About Me

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Australian philosopher, literary critic, legal scholar, and professional writer. Based in Newcastle, NSW. My latest books are THE TYRANNY OF OPINION: CONFORMITY AND THE FUTURE OF LIBERALISM (2019); AT THE DAWN OF A GREAT TRANSITION: THE QUESTION OF RADICAL ENHANCEMENT (2021); and HOW WE BECAME POST-LIBERAL: THE RISE AND FALL OF TOLERATION (2024).

Saturday, August 26, 2006

Greenwood Encyclopedia of Science Fiction and Fantasy

I just had a look at this page, which gives a breakdown of contributions to The Greenwood Encyclopedia of Science Fiction and Fantasy. It's not a terribly big deal, but I can count only four people who contributed a larger number of articles to the encyclopedia than I did: Gary Westfahl, Dave Langford, Darrell Schweitzer, and Andy Sawyer (all prodigious commentators on the SF genre, and Westfahl edited the encyclopedia while the others were on its advisory board). Maybe I missed someone, and there were other people who must have worked hard behind the scenes. A couple of the people I just mentioned wrote a helluva lot more entries than I did, and Gary Westfahl must have worked his guts out in the role of editor of the whole shebang, so let's keep things in perspective.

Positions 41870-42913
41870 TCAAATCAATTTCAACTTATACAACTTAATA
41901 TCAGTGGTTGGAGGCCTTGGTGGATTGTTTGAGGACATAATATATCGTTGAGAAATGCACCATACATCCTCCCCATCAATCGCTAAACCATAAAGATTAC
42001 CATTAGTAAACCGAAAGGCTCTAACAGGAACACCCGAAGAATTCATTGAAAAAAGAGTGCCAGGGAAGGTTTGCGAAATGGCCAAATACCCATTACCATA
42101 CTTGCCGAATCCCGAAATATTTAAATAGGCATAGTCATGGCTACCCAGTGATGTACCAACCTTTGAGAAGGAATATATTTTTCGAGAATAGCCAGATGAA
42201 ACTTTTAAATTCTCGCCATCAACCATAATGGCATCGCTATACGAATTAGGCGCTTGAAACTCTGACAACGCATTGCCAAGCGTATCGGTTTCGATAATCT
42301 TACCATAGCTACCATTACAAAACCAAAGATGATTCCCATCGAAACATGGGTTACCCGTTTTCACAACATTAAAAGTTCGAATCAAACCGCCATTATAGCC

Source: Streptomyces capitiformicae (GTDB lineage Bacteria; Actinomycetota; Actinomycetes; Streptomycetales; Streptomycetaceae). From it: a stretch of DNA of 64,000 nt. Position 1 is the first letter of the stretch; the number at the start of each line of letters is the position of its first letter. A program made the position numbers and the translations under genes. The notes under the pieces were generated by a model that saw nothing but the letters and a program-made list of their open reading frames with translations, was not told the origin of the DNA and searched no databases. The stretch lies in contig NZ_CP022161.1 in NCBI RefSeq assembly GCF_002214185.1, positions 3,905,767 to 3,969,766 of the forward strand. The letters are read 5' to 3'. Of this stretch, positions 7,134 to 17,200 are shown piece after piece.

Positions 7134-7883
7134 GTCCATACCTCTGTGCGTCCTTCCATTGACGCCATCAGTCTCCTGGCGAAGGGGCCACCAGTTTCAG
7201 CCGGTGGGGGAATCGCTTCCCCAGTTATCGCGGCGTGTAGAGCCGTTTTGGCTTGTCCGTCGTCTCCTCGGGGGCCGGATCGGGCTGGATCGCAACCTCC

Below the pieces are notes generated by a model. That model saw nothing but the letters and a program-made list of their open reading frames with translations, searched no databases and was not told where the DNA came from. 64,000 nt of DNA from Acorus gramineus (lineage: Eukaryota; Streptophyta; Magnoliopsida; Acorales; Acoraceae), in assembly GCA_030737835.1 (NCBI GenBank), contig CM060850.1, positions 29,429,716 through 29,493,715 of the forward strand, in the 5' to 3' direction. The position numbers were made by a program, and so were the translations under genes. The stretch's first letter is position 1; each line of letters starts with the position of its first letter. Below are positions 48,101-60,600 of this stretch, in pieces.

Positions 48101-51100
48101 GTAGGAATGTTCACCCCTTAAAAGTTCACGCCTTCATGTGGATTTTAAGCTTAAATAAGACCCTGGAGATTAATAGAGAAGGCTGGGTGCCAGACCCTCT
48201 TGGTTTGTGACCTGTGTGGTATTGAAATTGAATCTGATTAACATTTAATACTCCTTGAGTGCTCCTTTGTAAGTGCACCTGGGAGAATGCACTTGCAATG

Even so ...

Yeah, not a big deal, but it did surprise me. Those theme entries were incredibly difficult to write - so no wonder, I suppose on reflection, there were not many people foolhardy enough to take on large numbers of them. It took me ages to write my 16,000 words for the encyclopedia.

Friday, August 25, 2006

Yes, the cloning debate is over: we must allow therapeutic cloning

Since the cloning of Dolly in 1996, reported in Nature early the following year, we have lived in an environment of moral panic arising from the theoretical prospect of human cloning. The implications of that prospect have been thrashed out by philosophers, ethicists, and others ever since, and a clear outcome has emerged in the debate: subject to safety considerations, there is no reason to ban any form of human cloning.